Republican congressional leaders persist in the belief that advancing economic expansion at the expense of environmental protection is a winning strategy. They never learn.
At the end of the day, the American people have a history of rejecting environmental degradation as a necessary tradeoff for monetary prosperity. Yet this discredited idea is embodied in numerous bills that the Republican majority is guiding through the U.S. House of Representatives. One of the latest efforts is a measure to authorize oil drilling in the Arctic National Wildlife Refuge (ANWR), the nation's last wholly intact pristine wilderness ecosystem. Using the backdrop of our sputtering economy, the Republicans cite job creation as an inducement for the bill's passage. Another proposal would allow drilling in previously protected offshore areas, with oil revenues designated to finance labor-intensive infrastructure improvements.
What the GOP is doing is using the nation's economic tribulations as a pretext for granting their energy industry friends access to areas previously off limits because of special conservation values.
You would think GOP leaders would be the wiser by now, especially given the failure that their icon, Ronald Reagan, experienced using the same tactics for the same objectives a quarter century ago. President Reagan's Teflon persona spared him the voters' direct repudiation, but public pressure forced him to replace his two top regulatory-busting environmental appointees with more moderate officials.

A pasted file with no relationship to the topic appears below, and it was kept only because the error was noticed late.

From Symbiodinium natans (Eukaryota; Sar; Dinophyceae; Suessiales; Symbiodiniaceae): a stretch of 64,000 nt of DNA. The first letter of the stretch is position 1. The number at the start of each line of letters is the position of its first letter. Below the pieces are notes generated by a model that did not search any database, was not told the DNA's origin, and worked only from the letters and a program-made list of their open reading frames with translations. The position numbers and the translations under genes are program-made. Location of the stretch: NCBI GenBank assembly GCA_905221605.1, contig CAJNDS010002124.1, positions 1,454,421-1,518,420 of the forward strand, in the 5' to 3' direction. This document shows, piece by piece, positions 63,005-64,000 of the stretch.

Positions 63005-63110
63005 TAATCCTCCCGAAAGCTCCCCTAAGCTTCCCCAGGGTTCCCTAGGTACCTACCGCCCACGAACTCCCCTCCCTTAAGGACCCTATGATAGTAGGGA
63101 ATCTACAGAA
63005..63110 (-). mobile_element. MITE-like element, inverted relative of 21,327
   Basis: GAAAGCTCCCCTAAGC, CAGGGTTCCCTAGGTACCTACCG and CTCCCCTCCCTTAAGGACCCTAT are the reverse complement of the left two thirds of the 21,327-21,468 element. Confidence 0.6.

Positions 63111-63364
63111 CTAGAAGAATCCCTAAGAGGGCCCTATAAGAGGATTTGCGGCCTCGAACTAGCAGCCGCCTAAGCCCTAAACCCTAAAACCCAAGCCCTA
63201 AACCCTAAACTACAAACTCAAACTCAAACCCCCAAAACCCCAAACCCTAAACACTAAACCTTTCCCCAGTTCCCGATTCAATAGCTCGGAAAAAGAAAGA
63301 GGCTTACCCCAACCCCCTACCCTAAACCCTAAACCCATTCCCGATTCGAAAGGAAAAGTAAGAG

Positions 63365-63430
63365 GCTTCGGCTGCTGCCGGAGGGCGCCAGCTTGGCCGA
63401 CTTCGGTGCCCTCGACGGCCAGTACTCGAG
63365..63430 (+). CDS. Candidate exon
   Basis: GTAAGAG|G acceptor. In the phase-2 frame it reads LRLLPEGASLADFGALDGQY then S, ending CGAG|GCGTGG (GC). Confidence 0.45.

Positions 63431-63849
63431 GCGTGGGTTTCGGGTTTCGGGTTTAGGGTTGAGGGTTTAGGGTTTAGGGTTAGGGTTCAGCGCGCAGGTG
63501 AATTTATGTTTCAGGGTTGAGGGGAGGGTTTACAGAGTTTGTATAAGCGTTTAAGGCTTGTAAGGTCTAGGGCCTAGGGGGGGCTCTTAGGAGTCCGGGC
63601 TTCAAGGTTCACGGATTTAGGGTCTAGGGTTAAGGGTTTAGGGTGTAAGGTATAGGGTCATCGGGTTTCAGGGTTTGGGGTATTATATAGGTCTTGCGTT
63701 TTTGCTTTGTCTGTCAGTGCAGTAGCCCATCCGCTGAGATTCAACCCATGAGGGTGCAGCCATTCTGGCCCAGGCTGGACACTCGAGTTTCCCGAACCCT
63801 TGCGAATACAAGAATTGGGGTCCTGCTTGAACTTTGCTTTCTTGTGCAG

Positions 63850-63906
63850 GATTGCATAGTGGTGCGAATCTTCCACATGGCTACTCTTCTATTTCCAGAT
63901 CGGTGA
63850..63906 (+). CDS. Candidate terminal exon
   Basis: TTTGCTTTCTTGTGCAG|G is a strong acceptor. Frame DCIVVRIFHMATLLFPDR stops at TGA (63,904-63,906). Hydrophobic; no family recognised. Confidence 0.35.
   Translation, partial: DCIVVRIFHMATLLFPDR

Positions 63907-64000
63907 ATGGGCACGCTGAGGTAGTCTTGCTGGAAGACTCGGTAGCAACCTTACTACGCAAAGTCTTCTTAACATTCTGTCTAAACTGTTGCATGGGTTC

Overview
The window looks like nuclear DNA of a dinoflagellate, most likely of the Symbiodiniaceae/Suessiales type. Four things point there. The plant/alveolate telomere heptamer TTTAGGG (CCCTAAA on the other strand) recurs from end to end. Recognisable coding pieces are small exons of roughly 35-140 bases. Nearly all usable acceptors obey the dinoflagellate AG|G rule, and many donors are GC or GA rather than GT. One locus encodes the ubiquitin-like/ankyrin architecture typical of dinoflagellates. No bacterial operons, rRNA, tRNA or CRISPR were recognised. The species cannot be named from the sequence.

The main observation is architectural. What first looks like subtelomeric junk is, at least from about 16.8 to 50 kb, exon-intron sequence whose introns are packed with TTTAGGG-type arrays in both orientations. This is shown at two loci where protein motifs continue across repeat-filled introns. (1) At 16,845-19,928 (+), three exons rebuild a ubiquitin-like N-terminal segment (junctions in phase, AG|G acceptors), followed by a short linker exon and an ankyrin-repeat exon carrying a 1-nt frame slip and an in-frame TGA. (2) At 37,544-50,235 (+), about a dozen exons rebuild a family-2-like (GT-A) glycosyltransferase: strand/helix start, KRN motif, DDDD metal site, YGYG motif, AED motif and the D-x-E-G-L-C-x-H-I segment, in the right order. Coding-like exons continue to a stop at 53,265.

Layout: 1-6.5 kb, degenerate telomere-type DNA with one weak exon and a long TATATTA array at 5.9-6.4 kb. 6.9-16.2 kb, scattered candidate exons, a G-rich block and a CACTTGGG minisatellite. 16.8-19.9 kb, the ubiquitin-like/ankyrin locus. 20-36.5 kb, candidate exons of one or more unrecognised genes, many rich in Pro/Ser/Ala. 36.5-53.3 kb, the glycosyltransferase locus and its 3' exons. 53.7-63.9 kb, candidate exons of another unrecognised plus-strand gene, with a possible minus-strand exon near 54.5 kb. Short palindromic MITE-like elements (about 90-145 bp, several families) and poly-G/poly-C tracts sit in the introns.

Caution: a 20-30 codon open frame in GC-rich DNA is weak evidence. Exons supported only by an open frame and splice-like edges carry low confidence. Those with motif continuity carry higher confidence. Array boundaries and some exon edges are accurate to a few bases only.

When the media publicized Reagan's not especially subtle assault on environmental regulation, most Americans quickly grasped that they were witnessing an attempted handout to influential business interests. It was obvious that industry was seeking to escape additional regulatory compliance costs and gain commercial access to protected public lands.
Undaunted by past reversals, today's Republican legislative leaders made their obligatory "I am an environmentalist" declaration and then proceeded to mount a roll back of a series of anti-pollution regulations that they labeled "job killers".
If they were to get their way (which is unlikely to happen because of a Democratic-controlled Senate), there would actually be little change in the job picture, according to data gathered by the federal Bureau of Labor Statistics. What would increase would be health problems due to relaxation of anti-pollution regulation. To top it all off, the Bureau of Labor Statistics reports that the job layoffs plaguing the country have been largely due to lack of consumer demand rather than environmental regulation as the GOP would have us believe.
As for proposed oil drilling in ANWR and ecologically sensitive offshore locations, temporary jobs would be created, but in the long run, the legacy would be environmental devastation, frequently accompanied by chronic unemployment. And what of respected scientific institutions such as the International Energy Agency warning that time is running out on effectively addressing global warming?
Politically, the GOP brain trust continues its party's tradition of failing to recognize (until it's too late) that environmental concerns are a sleeping giant. The issues may not be at the top of the voters' lists because of the general assumption that everyone supports a healthy environment. But let environmental abuse and its source be exposed and a severe public backlash invariably follows.
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